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Technical Brief

Sensorized Cannula for Measuring Body Wall Forces During Surgery1

[+] Author and Article Information
Paul M. Loschak

Intuitive Surgical Operations, Inc.,
Sunnyvale, CA 94086;
Harvard School of Engineering and Applied Sciences,
Cambridge, MA 02138

Smita De

Intuitive Surgical Operations, Inc.,
Sunnyvale, CA 94086;
Department of Urology,
Stanford Medical School,
Stanford, CA 94305

Amy E. Kerdok

Intuitive Surgical Operations, Inc.,
Sunnyvale, CA 94086

Accepted and presented at the Design of Medical Devices Conference (DMD2014), Minneapolis, MN, April 7–10, 2014.

Manuscript received February 21, 2014; final manuscript received March 3, 2014; published online July 21, 2014. Editor: Arthur G. Erdman.

J. Med. Devices 8(3), 030918 (Jul 21, 2014) (2 pages) Paper No: MED-14-1069; doi: 10.1115/1.4027039 History: Received February 21, 2014; Revised March 03, 2014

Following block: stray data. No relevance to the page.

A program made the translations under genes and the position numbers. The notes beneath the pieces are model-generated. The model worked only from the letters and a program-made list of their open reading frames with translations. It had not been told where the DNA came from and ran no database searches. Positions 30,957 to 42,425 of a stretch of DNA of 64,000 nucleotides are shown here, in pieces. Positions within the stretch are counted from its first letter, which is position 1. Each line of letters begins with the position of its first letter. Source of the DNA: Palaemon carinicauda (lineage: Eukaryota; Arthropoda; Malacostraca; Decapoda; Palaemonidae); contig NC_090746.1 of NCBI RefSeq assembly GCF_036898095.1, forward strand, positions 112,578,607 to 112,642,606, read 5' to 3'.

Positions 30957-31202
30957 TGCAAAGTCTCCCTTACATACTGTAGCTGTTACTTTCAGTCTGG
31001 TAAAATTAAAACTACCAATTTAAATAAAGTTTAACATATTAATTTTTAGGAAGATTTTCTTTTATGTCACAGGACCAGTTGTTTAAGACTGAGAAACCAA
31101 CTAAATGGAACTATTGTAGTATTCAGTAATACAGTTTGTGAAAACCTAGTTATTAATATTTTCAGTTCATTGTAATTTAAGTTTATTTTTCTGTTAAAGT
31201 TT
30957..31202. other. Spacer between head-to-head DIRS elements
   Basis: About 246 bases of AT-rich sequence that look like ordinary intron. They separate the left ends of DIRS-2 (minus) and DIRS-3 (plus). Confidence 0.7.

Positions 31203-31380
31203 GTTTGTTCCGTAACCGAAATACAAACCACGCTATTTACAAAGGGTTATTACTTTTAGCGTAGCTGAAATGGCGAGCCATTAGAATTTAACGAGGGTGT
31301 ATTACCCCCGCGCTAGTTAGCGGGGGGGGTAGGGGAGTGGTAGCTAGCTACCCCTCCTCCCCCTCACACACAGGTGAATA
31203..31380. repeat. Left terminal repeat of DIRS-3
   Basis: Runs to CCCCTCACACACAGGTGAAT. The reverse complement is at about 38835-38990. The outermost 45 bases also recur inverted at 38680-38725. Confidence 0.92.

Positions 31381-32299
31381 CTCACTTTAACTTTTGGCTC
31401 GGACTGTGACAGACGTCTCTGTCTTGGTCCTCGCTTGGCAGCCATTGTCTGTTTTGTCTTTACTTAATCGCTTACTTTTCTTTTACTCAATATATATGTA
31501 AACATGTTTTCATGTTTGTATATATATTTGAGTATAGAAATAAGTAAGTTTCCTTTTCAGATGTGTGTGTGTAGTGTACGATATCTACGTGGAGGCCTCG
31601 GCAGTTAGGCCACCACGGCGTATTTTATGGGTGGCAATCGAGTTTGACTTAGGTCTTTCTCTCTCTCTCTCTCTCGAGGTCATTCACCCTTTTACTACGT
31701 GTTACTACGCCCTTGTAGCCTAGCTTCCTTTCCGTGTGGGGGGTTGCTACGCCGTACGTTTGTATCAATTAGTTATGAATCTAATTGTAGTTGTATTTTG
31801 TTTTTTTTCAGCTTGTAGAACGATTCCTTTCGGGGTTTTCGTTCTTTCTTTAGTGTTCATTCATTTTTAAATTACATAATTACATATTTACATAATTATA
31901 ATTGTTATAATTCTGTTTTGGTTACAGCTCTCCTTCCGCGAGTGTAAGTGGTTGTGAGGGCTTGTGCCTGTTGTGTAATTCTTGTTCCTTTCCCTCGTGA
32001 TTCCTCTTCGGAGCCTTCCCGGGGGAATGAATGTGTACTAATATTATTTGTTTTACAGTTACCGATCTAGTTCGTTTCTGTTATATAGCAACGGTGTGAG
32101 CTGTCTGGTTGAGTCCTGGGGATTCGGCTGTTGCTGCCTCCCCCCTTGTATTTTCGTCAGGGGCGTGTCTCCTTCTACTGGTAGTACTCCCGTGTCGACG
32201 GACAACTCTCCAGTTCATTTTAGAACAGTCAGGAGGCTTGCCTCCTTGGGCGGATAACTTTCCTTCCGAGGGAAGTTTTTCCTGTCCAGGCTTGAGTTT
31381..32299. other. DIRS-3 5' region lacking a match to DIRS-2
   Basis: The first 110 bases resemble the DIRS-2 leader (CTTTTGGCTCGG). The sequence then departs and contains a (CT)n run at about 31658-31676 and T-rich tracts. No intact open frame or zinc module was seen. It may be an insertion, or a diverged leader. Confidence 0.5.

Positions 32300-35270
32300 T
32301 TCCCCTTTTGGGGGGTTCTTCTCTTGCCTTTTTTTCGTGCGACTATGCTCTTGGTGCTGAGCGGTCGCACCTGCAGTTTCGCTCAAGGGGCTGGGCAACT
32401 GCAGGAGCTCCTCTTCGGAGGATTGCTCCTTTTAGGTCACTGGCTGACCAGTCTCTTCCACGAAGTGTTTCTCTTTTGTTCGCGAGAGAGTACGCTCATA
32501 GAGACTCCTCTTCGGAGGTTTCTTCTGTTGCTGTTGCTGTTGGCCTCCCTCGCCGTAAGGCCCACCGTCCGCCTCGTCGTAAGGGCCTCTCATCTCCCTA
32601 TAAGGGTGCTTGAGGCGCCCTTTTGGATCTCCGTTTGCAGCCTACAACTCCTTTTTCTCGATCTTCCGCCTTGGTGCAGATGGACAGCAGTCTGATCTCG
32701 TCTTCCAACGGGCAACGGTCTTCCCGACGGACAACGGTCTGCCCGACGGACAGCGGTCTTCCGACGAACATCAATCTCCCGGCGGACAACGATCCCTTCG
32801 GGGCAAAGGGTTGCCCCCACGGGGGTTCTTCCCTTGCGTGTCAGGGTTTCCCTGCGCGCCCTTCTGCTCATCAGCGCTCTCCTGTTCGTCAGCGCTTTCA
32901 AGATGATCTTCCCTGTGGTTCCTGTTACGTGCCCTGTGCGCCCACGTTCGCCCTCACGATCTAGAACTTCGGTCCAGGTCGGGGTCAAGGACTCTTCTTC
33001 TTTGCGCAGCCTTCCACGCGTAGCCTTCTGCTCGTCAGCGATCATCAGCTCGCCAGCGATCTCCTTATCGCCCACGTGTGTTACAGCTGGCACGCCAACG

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Copyright © 2014 by ASME
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References

Figures

Grahic Jump Location
Fig. 1

(a) Robotic cannula, and (b) in body wall

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Fig. 5

Agreement between sensorized cannula and ATI measurements during static retraction tasks

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Fig. 4

Calibration curve for one sensor on a strip

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Fig. 3

(top) Cross section of sensorized cannula, and (bottom) final sensorized cannula assembly

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